Session Title: Vasculitis: Clinical Aspects
Session Type: Abstract Submissions (ACR)
Background/Purpose: Coexistence of sporadic cerebral amyloid angiopathy (CAA) and primary central nervous system vasculitis (PCNSV) has been reported, particularly in patients with granulomatous vasculitis. This condition was termed Aβ–related angiitis (ABRA). We analyzed the clinical, radiographic, and pathological findings in a series of consecutive patients with pathologically diagnosed CAA. We describe the clinical characteristics of the patients with ABRA and compare them with the characteristics of patients with CAA without inflammation. Furthermore, we compare the features of patients with ABRA with those of PCNSV. Methods: We reviewed all patients seen at the Mayo Clinic, Rochester, MN over the 25 year period of 1987 to 2011, who were diagnosed pathologically with CAA. Biopsy specimens were reviewed by one pathologist (CG) without knowledge of clinical information. Patients with changes of Alzheimer’s disease were excluded. Of 74 identified patients, 46 did not show inflammation, 23 had ABRA, and 5 CAA-related inflammation (perivascular only). We also utilized our updated cohort of 131 consecutive patients with PCNSV seen over a 25 year period of 1983 to 2007 at Mayo Clinic, Rochester, MN. The diagnosis of PCNSV was based on brain/spinal cord biopsy or cerebral angiography, or both. 14/131 patients had ABRA. 9 additional patients with ABRA were identified between 2008 and 2011. Results: The 23 patients with ABRA were compared with the 46 cases with CAA without inflammation. The presence of altered cognition (15/23 or 65.2% vs 41/46 or 89.1%. p = 0.017), hemiparesis (3/23 or 13% vs 18/46 or 39.1%, p = 0.026), persistent neurologic deficit or stroke (5/23 or 21.7% vs 25/46 or 54.3%, p = 0.010), and intracranial hemorrhage (2/23 or 8.7% vs 31/46 or 67.4%, p < 0.001) at presentation were significantly less frequent in patients with ABRA than in the others. More patients with ABRA showed meningeal gadolinium enhancing lesions at MRI (13/23 or 56.5% vs 7/26 or 26.9%, p = 0.035). No differences in the demographics and cerebrospinal fluid (CSF) findings were observed in the two groups. Survival of the patients with CAA without inflammation was significantly lower compared to that of those with ABRA. The 23 patients with ABRA were compared to the other 117 patients with PCNSV (excluding the 14 patients with ABRA). The median age of patients with ABRA was significantly higher at diagnosis (67 years vs 47 years, p < 0.001). In ABRA patients, hemiparesis occurred less frequently at presentation (3/23 or 13% vs 51/117 or 43.6%, p =0.006), while gadolinium enhanced meningeal lesions occurred more frequently (13/23 or 56.5% vs 12/104 or 11.5%, p < 0.001). CSF abnormalities (a protein level > 700 mg/L) were observed more frequently in patients with ABRA (15/20 or 75% vs 40/90 or 47.1%, p = 0.024). The median protein CSF levels were higher in patients with ABRA (995 mg/L vs 660 mg/L, p = 0.009). No differences in the survival were observed between these 2 groups. Conclusion: ABRA appears to represent a condition clinically distinct from CAA and PCNSV. However, the vasculitis seems to influence the clinical findings to a greater degree than the presence of amyloid deposits in the vessels.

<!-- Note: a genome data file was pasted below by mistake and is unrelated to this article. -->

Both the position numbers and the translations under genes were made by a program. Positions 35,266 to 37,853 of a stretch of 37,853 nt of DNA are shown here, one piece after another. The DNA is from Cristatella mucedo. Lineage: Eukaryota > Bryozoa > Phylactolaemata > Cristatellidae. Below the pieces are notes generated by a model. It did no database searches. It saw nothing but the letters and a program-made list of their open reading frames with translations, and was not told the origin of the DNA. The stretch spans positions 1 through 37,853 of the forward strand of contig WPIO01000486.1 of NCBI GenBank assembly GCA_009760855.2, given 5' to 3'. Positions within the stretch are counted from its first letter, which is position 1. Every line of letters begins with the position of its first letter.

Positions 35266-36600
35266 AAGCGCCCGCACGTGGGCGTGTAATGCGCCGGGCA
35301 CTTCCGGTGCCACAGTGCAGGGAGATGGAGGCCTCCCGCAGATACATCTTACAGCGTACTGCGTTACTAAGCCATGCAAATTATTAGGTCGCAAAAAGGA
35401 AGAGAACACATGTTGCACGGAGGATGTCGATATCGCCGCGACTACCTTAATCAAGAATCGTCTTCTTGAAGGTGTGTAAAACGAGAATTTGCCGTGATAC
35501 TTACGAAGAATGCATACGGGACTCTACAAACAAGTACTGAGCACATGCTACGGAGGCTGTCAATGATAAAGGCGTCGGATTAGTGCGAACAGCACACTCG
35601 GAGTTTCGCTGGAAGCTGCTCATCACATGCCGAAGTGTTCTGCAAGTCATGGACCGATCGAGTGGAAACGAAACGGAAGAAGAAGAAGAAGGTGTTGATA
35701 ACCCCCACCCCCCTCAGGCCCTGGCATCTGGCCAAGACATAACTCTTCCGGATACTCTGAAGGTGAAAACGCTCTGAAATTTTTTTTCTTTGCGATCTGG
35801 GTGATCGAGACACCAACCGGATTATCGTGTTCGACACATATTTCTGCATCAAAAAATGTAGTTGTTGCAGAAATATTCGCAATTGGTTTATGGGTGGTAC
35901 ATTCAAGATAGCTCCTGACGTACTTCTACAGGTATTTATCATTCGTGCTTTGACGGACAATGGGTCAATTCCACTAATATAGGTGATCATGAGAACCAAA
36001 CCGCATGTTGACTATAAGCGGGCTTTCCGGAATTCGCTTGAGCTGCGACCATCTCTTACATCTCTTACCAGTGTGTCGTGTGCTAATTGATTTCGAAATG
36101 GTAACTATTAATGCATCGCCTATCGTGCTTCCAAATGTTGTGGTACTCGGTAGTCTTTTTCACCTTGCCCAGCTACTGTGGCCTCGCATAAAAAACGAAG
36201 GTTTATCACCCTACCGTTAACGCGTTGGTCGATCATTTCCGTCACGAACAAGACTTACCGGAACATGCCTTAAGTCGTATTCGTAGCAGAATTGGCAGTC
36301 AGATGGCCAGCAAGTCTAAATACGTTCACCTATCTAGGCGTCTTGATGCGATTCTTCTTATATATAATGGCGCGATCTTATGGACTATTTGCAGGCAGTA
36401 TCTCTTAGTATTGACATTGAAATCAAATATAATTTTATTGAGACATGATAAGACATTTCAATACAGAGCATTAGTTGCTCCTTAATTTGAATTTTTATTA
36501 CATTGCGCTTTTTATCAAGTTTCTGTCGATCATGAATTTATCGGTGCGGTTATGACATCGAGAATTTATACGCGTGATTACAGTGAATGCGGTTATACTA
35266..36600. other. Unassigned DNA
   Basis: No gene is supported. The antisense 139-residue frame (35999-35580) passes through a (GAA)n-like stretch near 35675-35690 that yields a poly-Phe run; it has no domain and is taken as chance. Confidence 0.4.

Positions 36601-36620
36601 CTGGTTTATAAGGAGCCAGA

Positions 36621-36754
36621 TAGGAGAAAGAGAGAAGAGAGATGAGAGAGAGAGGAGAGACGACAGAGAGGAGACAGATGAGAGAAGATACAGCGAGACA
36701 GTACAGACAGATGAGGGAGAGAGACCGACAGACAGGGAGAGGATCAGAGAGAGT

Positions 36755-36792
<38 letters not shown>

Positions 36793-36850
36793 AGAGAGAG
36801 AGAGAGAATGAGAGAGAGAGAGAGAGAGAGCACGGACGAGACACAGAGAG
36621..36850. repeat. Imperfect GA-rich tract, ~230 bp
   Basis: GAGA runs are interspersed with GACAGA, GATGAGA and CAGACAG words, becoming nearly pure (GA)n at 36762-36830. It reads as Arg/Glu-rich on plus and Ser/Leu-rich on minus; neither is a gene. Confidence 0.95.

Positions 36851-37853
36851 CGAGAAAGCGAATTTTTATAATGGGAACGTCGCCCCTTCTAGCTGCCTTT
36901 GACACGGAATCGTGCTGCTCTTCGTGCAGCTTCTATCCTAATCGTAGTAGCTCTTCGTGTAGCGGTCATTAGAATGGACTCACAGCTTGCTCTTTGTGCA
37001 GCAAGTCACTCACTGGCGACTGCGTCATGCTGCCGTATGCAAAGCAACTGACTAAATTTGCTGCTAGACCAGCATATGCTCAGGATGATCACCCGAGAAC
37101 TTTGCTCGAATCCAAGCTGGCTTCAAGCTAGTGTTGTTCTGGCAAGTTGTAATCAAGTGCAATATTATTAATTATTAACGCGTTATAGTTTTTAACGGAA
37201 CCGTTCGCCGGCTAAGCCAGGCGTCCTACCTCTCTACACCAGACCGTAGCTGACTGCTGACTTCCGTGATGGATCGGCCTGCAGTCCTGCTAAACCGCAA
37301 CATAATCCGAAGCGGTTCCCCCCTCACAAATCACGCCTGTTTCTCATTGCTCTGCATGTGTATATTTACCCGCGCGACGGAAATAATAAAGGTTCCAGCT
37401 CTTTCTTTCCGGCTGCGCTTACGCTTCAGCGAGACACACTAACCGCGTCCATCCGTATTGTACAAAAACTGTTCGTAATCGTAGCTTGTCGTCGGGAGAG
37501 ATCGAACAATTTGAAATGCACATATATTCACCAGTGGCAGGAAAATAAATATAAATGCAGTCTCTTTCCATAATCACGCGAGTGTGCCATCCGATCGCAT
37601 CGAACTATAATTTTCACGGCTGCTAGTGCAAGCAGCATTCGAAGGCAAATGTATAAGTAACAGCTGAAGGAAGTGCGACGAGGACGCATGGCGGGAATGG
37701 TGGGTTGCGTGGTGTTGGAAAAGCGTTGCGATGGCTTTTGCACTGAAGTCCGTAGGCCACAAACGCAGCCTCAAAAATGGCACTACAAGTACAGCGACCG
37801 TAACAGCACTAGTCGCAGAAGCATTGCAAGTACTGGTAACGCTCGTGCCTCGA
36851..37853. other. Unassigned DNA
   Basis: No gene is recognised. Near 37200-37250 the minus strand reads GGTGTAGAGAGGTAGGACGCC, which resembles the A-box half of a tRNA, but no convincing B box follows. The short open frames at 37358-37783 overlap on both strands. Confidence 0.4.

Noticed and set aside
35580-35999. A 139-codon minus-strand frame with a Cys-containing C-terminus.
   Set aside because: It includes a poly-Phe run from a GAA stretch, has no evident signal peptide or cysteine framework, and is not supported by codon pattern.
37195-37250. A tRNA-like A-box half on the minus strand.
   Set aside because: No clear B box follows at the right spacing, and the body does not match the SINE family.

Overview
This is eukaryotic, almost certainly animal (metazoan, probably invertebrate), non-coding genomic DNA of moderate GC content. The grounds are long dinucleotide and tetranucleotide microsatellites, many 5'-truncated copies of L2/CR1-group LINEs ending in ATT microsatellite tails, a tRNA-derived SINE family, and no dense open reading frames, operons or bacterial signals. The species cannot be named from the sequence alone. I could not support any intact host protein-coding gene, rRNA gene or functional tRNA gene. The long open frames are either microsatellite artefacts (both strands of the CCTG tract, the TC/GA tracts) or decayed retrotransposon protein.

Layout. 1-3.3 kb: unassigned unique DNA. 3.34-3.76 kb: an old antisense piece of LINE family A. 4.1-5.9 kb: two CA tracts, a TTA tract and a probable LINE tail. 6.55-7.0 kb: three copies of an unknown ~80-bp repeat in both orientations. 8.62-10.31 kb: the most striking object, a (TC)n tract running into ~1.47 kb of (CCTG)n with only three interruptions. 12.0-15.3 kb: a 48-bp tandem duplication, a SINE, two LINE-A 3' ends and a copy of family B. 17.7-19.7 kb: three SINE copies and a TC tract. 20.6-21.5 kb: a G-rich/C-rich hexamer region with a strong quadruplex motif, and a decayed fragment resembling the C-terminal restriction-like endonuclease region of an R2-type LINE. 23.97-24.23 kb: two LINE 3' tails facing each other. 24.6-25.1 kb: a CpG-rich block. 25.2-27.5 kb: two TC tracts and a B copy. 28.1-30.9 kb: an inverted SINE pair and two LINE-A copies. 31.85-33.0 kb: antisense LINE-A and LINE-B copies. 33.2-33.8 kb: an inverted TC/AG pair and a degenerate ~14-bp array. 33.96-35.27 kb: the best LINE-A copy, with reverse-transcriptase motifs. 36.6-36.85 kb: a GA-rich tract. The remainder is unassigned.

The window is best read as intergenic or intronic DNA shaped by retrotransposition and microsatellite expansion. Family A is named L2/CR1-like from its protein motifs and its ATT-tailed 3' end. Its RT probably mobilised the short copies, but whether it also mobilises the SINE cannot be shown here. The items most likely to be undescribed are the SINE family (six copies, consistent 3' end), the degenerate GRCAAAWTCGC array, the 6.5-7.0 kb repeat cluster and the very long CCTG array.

R. D. Brown Jr.,
T. J. H. Christianson,
G. G. Hunder,
« Back to 2012 ACR/ARHP Annual Meeting
ACR Meeting Abstracts - https://acrabstracts.org/abstract/a%ce%b2-related-angiitis-comparison-with-patients-with-amyloid-cerebral-angiopathy-without-inflammation/